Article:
10.10.13 Yona Month.1 10.10.13 Yona Month.2

Celebrate Yona Month

October is Yona Month                                                                                                         
It’s Yona Month! Today Governor Calvo signed a proclamation with Yona Mayor Ken Joe Ada witnessing the ceremony at the Yona Mayor’s Office declaring October in honor of Yona and her people. The Governor is encouraging the people of and from Yona to come together and “celebrate the greatness of this village with pride that is centered on your culture, faith, and family.”
Yona Launches Governor’s My Village Project                                                                
The proclamation of Yona Month launched the Governor’s My Village Project (information contained in previous news release). He thanked Mayor Ada for agreeing and inviting the administration to bring services to the doorsteps of the people of his village.
Activities to Celebrate Yona Month                                                                        
The Governor and Mayor Ada have coordinated the following activities with a number of government and private partners:
–       Government door-to-door outreach of education, welfare, and safety services
–       Literacy outreach at MU Lujan Elementary
–       Trick-or-treat tips to students at St. Francis Catholic School
–       Launch of the Governor’s anti-drug campaign in these schools (more information to be provided soon)
–       GPD outreach to neighborhoods to set up watch programs
–       Cleanup of the baseball field
–       Cleanup of an illegal dumpsite
Take Pride in Yona                                                                                                                 
Yona holds distinct historical value to the people of Guam. In the last few weeks of the Japanese Occupation, Japanese soldiers forced residents out of their homes and into campsites. Every day, men and women were ordered to march the long distance to the largest campsite in Manenggon, Yona. Manenggon valley became home to 13,500 occupied Chamorros–many died from substandard living conditions, starvation, and disease. Every year, we remember the memory of those who lost their lives and the strength and resilient spirit of the Chamorro people who lived to tell their story. With the guidance of the Chamorros who survived, our island has grown into the thriving paradise that it is today.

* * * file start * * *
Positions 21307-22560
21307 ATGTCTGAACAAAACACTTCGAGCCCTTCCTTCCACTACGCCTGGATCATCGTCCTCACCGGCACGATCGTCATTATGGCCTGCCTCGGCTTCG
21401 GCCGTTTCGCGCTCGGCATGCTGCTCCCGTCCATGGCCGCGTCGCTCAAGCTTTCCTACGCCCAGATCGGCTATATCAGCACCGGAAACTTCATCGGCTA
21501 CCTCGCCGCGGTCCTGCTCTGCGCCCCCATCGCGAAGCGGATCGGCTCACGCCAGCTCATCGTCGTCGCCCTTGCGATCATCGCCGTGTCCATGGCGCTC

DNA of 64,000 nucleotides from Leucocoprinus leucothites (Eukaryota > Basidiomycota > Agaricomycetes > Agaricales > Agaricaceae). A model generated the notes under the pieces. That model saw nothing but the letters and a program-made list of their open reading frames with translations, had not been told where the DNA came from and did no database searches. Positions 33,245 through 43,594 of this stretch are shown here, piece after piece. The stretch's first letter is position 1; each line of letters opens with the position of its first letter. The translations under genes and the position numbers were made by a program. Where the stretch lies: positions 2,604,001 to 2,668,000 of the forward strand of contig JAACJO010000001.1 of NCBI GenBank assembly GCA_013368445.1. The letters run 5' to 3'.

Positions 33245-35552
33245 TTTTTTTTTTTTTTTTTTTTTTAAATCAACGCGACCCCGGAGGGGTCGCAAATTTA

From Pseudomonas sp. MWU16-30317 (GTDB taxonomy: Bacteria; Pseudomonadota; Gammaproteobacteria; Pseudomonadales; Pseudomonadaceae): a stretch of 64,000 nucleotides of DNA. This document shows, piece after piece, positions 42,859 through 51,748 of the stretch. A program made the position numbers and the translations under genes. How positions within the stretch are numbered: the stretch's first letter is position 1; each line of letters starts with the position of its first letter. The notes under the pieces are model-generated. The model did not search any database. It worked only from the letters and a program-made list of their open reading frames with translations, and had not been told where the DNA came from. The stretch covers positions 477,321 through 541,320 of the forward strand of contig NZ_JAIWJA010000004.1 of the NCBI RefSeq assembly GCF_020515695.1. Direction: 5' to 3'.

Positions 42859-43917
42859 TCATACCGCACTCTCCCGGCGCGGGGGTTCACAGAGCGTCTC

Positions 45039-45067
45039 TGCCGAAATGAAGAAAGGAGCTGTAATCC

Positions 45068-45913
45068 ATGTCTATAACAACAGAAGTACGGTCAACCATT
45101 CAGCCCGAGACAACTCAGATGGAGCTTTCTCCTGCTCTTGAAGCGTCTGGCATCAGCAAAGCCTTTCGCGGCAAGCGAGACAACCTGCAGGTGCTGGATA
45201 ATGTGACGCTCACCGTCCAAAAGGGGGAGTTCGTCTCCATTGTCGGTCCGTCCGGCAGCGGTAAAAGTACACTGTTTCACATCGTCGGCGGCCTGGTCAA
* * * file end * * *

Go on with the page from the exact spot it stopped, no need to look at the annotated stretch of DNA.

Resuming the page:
Yona is an educational and spiritual hub. It is home to the Redemptoris Mater Seminary, the St. Francis Catholic School, M.U. Lujan Elementary and Guam Adventist Academy. The St. Francis Catholic Church is the center of faith and is located at the center of Yona–surrounded by schools, stores, recreational areas and the beautiful Pacific Ocean.  The scenery should not be forgotten. Residents from Yona and throughout the island are familiar with weekend activities at Yona’s Tagachang Beach and Turtle Cove. Most visitors will travel down to take advantage of the Leo Palace Resort, the Windward Hills Country Club, and Hamamoto Fruit World for their scenic accommodations, golfing opportunities, and locally grown produce.
Yona, derives its name from the Chamorro word “iyo-ña.” This roughly translates ‘to collectively possess something material, personal or spiritual.’ “Iyo-ña” illustrates the shared pride the residents of Yona have for their community from the residents of Central Yona to the residents of Windward Hills, they all call this village home.

*****End of Release*****


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